Could Furlough Leave Affect My Pension Contributions?

Could Furlough Leave Affect My Pension Contributions?

The outbreak of coronavirus has led to heightened market volatility and thousands of employees being placed on furlough leave – leaving people across the country concerned about the impact this could have on their finances, including their pension fund.

The government introduced the Coronavirus Job Retention Scheme (CJRS) on Friday, 20 March as part of a package of measures to safeguard jobs and alleviate the impact of Covid-19 on businesses across the country.

The scheme enables businesses to recover 80% of wage costs up to £2,500 per month for employees on furlough leave, plus the associated employer National Insurance (NI) contributions and minimum automatic enrolment employer pension contributions on that wage.

Fabian Taylor, associate and chartered financial planner who specialises in personal pensions at East Midlands-based law firm Nelsons, investigated what could happen to pension contributions if a person is furloughed and discussed whether people should be concerned.

He said: “According to the Office for National Statistics (ONS), the UK’s median earnings in April 2019 was £30,420. Therefore, monthly average earnings would have been £2,535.

“Assuming an employer uses the qualifying earnings method and pays the minimum employer contribution of 3% of salary on a monthly basis, an employee earning an average salary (according to the ONS) would normally receive an employer pension contribution of £60.45 each month.

“For an employee that is furloughed and receiving 80% of their salary (£2,028 per month if we’re sticking to the average salary), they would receive an employer contribution of £45.24 – which is £15.21 less than they would normally receive.

“The monthly amount being paid in by the employee (if we’re taking the minimum contribution of 5%) would also reduce from £100.75 to £75.40 – a total reduction of £25.35 each month.”

The CJRS is available from 1 March 2020 and in April, the government confirmed it had extended the scheme for an extra month to 30 June 2020 (previously 31 May). This means that, as it stands at the moment, workers can be placed on furlough leave for a maximum of four months.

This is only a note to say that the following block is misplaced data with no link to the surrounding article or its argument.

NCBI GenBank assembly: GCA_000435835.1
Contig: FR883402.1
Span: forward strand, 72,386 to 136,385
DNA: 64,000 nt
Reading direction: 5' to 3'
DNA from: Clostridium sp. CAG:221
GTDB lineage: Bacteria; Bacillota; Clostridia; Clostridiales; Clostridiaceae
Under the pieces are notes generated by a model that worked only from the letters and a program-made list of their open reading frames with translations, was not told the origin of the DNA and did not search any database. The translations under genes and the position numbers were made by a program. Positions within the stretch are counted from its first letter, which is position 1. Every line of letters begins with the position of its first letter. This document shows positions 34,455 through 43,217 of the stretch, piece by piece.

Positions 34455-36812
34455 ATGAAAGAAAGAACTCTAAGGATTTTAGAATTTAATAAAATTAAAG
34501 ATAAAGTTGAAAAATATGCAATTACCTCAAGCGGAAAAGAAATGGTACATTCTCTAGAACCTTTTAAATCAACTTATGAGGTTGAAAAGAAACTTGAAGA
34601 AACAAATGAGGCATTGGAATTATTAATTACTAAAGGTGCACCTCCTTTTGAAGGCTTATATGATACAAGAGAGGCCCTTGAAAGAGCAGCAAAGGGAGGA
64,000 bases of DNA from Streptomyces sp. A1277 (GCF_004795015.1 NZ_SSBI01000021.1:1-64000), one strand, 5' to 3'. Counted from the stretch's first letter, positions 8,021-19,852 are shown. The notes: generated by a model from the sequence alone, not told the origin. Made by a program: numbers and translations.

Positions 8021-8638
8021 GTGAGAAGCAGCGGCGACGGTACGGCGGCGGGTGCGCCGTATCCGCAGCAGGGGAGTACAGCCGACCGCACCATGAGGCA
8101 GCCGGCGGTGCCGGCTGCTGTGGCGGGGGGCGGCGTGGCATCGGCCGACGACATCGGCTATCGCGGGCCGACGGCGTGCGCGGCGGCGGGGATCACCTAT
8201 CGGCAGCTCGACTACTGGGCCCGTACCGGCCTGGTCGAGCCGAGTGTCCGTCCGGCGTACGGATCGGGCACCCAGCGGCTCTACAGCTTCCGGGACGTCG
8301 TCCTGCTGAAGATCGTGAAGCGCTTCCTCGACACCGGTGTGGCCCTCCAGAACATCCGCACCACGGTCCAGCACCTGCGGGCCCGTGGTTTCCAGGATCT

Fabian added: “For a worker that is furloughed for four months, the employee would receive a total of £162.24 less into their pension when both employer and gross employee contributions are taken into account.

“Take an employee aged 35 wanting to retire at their state pension age of 68. If this amount of £162.24 was to be invested in a pension in the stock market, assuming an annualised growth rate of 5% for 33 years, this would equate to £811.72. Therefore, by being furloughed for four months, an employee could lose out on £811.72 within their pension.

“If the employee was to buy a single-life annuity at age 68 increasing in line with inflation each year and assuming the annuity rates at age 68 are the same as those available now, they would receive £29 less income each year – or £2.42 less each month.

“Although workers who have been placed on furlough leave will only be receiving 80% of their typical income for a maximum of four months (as it stands), as the figures show, by the time it comes to retirement, the amount affected is minimal so pension contributions aren’t something people need to worry about.”

For more information on how Nelsons can support personal pension planning, please visit www.nelsonslaw.co.uk/pension-planning. For the latest government advice on coronavirus, please visit www.gov.uk/guidance/coronavirus-covid-19-information-for-the-public.

 

 

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